Second, and most importantly, pasture raised cattle, even using RA methods, need several times more land than most crops eaten directly to obtain the same amount of dietary protein, as noted earlier. In fact, they need double the already very high amount of land required by cows raised in CAFOs, according the research cited above which is otherwise very favourable to RA beef.
Farming is already pushing land use issues in harmful ways. Increasing meat production, including RA pasture beef, would likely increase encroachment on remaining uncultivated habitat like tropical and temperate forests, wetlands and savannas. And deforestation driven by cattle already releases huge amounts of carbon into the atmosphere. So while individual farms that raise RA cattle may more than offset their own GHGs, when cattle are considered globally and collectively, their substantially increased land demands must also be considered. And like it or not, we are part of a global community.
As well, the concern is not merely about current consumption levels. Projections of increasing global meat consumption in coming years based on historical trends, could make this already large land use problem even worse. One typical recent projection estimated beef consumption increasing 69% globally by mid-century, with greater increases of poultry and pork, if we don’t change course. Under current projections, food climate emissions could increase 51%, mostly from animal products, especially red meat. These considerations led the International Panel on Climate Change (IPCC) to state in its recent report that we will not be able to limit global warming to 1.5 C, even if fossil fuel use is eliminated soon, without addressing land use (mainly agriculture and deforestation) contributions to climate change.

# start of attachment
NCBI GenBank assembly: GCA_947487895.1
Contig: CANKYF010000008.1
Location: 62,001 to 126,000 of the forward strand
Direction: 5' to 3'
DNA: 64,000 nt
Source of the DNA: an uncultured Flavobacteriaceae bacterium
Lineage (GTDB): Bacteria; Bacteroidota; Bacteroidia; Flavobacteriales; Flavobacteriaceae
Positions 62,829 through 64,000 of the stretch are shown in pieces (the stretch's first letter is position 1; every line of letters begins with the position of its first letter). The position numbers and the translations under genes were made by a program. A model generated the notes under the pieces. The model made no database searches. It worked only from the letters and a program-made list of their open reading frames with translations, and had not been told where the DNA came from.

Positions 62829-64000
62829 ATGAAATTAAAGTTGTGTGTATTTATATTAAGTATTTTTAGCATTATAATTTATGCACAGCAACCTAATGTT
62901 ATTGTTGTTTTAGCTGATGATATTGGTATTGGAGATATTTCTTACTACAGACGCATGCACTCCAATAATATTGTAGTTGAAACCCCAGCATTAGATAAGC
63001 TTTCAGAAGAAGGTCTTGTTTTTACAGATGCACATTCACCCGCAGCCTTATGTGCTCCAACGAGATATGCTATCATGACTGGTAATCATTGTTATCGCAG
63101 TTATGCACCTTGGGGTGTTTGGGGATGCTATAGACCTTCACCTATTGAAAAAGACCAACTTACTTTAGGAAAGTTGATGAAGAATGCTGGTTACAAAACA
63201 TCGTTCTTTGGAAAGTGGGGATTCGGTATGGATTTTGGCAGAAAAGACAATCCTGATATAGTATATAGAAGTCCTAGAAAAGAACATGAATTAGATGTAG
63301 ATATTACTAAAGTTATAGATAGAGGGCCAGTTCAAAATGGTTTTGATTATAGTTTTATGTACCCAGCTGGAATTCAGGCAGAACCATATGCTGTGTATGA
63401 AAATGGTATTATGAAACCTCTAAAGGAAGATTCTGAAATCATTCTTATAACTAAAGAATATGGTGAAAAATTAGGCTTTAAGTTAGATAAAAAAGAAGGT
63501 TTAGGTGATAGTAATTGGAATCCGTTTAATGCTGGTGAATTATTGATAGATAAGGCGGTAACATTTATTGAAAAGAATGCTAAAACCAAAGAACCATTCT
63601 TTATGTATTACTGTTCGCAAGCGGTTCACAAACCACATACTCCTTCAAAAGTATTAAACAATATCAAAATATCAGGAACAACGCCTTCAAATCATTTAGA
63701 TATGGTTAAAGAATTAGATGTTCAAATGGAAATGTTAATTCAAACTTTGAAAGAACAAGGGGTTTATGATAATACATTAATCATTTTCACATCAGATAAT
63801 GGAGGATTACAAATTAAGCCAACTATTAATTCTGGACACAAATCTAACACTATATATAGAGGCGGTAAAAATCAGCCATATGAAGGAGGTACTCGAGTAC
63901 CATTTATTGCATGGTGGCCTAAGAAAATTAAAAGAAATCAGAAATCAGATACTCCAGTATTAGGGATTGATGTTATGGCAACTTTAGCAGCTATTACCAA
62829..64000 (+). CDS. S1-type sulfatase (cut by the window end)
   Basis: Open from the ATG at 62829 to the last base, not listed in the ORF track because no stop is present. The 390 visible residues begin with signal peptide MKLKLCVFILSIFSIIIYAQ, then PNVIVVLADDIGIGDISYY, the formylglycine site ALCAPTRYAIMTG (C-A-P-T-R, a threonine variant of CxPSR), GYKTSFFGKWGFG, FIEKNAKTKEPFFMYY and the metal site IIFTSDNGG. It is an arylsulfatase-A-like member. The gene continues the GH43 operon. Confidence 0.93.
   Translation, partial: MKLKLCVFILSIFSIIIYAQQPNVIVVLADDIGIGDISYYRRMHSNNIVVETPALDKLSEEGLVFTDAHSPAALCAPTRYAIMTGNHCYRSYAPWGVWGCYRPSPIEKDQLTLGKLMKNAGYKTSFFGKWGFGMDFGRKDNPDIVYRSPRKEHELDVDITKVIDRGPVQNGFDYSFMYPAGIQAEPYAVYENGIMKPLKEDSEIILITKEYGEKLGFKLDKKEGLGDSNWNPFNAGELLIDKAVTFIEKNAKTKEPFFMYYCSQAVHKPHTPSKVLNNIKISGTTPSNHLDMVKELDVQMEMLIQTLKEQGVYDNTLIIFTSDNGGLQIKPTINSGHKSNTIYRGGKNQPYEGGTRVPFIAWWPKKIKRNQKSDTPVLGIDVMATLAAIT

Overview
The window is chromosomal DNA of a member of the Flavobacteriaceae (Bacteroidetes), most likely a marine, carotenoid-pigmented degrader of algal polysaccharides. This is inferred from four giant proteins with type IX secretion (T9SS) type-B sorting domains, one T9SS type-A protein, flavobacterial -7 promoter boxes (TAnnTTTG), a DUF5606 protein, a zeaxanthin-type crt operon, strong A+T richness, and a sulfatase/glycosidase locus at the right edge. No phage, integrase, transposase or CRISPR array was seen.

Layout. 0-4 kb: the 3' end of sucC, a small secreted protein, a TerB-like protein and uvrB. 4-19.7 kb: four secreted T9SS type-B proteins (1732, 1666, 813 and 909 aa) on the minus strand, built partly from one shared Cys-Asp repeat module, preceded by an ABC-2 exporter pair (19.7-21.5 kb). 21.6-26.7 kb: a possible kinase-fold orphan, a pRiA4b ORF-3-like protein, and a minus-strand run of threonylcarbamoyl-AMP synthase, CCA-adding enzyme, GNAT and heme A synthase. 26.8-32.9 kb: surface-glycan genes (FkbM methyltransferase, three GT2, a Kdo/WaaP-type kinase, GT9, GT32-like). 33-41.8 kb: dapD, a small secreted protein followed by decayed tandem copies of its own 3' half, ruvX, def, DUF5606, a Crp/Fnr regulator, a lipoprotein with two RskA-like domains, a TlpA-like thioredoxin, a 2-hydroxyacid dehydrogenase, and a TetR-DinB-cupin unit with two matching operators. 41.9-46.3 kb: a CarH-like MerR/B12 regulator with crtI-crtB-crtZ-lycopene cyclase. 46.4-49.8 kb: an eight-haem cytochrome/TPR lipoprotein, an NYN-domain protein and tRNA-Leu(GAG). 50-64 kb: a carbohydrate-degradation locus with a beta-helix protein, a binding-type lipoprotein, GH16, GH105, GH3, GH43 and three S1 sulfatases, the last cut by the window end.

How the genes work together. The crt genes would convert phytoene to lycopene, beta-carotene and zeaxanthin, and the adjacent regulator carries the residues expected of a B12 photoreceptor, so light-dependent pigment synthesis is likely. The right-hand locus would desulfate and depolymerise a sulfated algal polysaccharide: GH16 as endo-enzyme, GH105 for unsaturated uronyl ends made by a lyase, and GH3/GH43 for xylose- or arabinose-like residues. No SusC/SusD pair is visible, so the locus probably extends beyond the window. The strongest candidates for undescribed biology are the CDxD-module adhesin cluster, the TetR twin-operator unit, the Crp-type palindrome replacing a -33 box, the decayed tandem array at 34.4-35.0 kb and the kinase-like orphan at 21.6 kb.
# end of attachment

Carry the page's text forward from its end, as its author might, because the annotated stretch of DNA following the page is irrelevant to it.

Another problem with this RA “good beef” perspective is that most work on soil carbon sequestration shows that after several decades, sequestration rates decrease and eventually may approach zero. How long this takes varies a lot between sites (depending on soils, local climate, history of land use, etc.).
That raises the question of what happens after several decades, even if rosy projections about RA in the present are correct, when soil carbon sequestration slows substantially and can no longer counter high cow methane and nitrous oxide production? Some are willing to kick that can down the road, but hasn’t that kind of short-term thinking contributed to the predicaments we find ourselves in now with climate change, where the science was clear decades ago that we need to stop burning fossil fuels? Some RA livestock scientists believe that high rates of sequestration can be maintained longer, at least for many decades if not centuries, but there is a lot of uncertainty about that. And in any case, that still could be seen as kicking the can down the road to our progeny.